Respiratory System - Control Mechanisms

Topics: Respiratory physiology, Blood, Respiratory system Pages: 5 (828 words) Published: July 31, 2011
Control mechanisms – Local + CNS

Higher CNS centers (cerebral cortex, limbic system, hypothalamus)-> brain stem -> spinal cord -> respiratory system

To control respiration, what cells should you actually control? -control skeletal muscles involves in inhalation and exhalation

These cells control respiratory minute volume – how do you control them? -respiratory minute volume involves the freq. and volume of a respiratory cycle -motor neurons control skeletal muscle
-both voluntary and involuntary control – from several CNS control centers

how do we know when control is needed/where do the signals originate? -cognitive input via 5 senses (visual, auditory, olfactory, gustatory, touch) -sensory input stimulates changes in the CNS control centers


Control of respiration
-peripheral and alveolar capillaries maintain balance during gas diffusion bu:
-changes in depth and rate of respiration
-changes in blood flow and O delivery
-this requires excellent coordination between respiratory and cardiovascular systems

*ventilation (air flow) -> perfusion (blood flow) coupling 1. blood flow toward alveolar capillaries directed toward lung lobules where PO2 levels are relatively high (CO2 levels are low)
-alveolar capillaries constrict when PO2 is low
-blood is directed to area to pick up O2
2. smooth muscle cells in walls of bronchioles are sensitive to PCO2
-increased PCO2 causes bronchiodilation
-air flow directed toward lobules where PCO2 is high and CO2 is decreased (CO2 is bad) -these lobules contain CO2 obtained from blood
(decreased PCO2 causes bronchioconstriction)

Local controls – respiratory and cardiovascular systems
-scenario: cells in interstitum are very active, so
O2 is being used and PO2 decreases
CO2 is being produces (PCO2 increases)
-O2 is good and CO2 is bad so you want to bring in O2 and remove CO2

-to bring in a gas, you open up the tube in which is flows/ you dilate that tube
-dilate tube by relaxing muscles – vasodilate or bronchiodilate -to slow/restrict flow of a gas – you constrict the tube in which it flows
-vasoconstrict or bronchioconstrict
-PO2 ratio (95 mm blood vs 40 mm interstitum) gets steeper so more O2 goes to interstitium -PCO2 ratio changes (45 mm interstitium vs. 40 mm blood) so more CO2 goes to blood + increased CO2 causes smooth muscle relaxation in systemic BVs (vasodilation, blood flow increases and CO2 leaves)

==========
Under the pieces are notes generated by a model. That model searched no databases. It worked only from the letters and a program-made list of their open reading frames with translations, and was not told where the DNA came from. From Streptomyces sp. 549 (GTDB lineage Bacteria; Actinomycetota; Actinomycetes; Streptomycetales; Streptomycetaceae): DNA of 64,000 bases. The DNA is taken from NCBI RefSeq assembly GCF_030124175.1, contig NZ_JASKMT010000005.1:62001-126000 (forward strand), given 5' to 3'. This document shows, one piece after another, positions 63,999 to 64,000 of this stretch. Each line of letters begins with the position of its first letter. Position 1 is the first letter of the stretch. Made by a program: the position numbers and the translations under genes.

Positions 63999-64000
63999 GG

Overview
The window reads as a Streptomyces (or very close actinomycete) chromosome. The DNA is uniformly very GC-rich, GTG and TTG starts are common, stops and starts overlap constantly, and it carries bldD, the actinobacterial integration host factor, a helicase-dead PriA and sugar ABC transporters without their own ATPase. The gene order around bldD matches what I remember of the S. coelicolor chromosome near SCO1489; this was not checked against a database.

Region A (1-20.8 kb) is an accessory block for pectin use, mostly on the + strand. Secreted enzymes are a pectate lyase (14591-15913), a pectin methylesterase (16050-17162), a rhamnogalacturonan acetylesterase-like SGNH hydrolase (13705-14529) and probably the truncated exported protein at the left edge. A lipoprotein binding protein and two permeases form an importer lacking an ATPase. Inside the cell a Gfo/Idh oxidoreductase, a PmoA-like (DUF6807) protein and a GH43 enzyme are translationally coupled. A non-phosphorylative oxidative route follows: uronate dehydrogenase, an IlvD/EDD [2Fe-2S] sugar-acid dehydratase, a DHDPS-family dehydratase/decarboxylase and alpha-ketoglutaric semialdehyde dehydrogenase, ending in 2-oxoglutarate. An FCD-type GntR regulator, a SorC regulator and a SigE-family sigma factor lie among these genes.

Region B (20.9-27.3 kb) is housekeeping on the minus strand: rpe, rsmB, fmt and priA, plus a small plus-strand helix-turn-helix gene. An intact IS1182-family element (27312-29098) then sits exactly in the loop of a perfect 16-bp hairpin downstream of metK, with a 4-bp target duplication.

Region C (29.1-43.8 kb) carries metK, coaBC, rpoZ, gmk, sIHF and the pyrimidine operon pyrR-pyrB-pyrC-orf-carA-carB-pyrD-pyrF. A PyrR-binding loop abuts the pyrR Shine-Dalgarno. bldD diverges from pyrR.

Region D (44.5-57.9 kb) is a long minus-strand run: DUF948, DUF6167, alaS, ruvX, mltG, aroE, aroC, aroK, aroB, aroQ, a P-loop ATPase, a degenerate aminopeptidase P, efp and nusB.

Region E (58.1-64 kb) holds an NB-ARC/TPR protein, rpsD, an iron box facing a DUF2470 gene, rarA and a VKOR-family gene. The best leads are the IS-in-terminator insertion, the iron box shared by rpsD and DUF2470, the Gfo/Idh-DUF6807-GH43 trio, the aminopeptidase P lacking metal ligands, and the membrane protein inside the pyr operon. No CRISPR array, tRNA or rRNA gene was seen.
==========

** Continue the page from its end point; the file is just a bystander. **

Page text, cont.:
CNS control of respiration
1. voluntary centers - thinking about it
-in cerebral cortex affect:
-respiratory centers of pons and medulla oblongata
-motor neurons that control respiratory muscles
2. involuntary centers – not thinking about it
-brain stem
-regulate respiratory muscles
-in response to sensory information
-resulting in changes in respiration patterns

5 sensory modifiers of respiratory center activities
1. chemoreceptors – are sensitive to PCO2, PO2, or pH of blood or cerebrospinal fluid 2. baroreceptors – in aortic or carotid sinuses are sensitive to changes in blood pressure 3. stretch receptors – respond to changes in lung volume 4. irritating physical or chemical stimuli – in nasal cavity, larynx, or bronchial tree – sneezing and coughing 5. other sensations – including pain, changes in body temp, abnormal visceral sensations

chemoreceptor stimulation
-responses to changes in blood pH or PO2
-in carotid or aortic bodies (in carotid + aorta blood vessels) -leads to increased depth and rate of respiration
-subject to adaptation – decreased sensitivity due to chronic stimulation central:
-receptors monitoring CSF by chemoreceptors
-on ventrolateral surface of medulla oblongata
-respond to increase PCO2 results in decrease in pH of CSF
-chemoreceptors increase rate/depth of breathing
-causes more air to move in and alveolar CO2 concentrations decrease *Same idea: if the pH is more acidic – correlates with...
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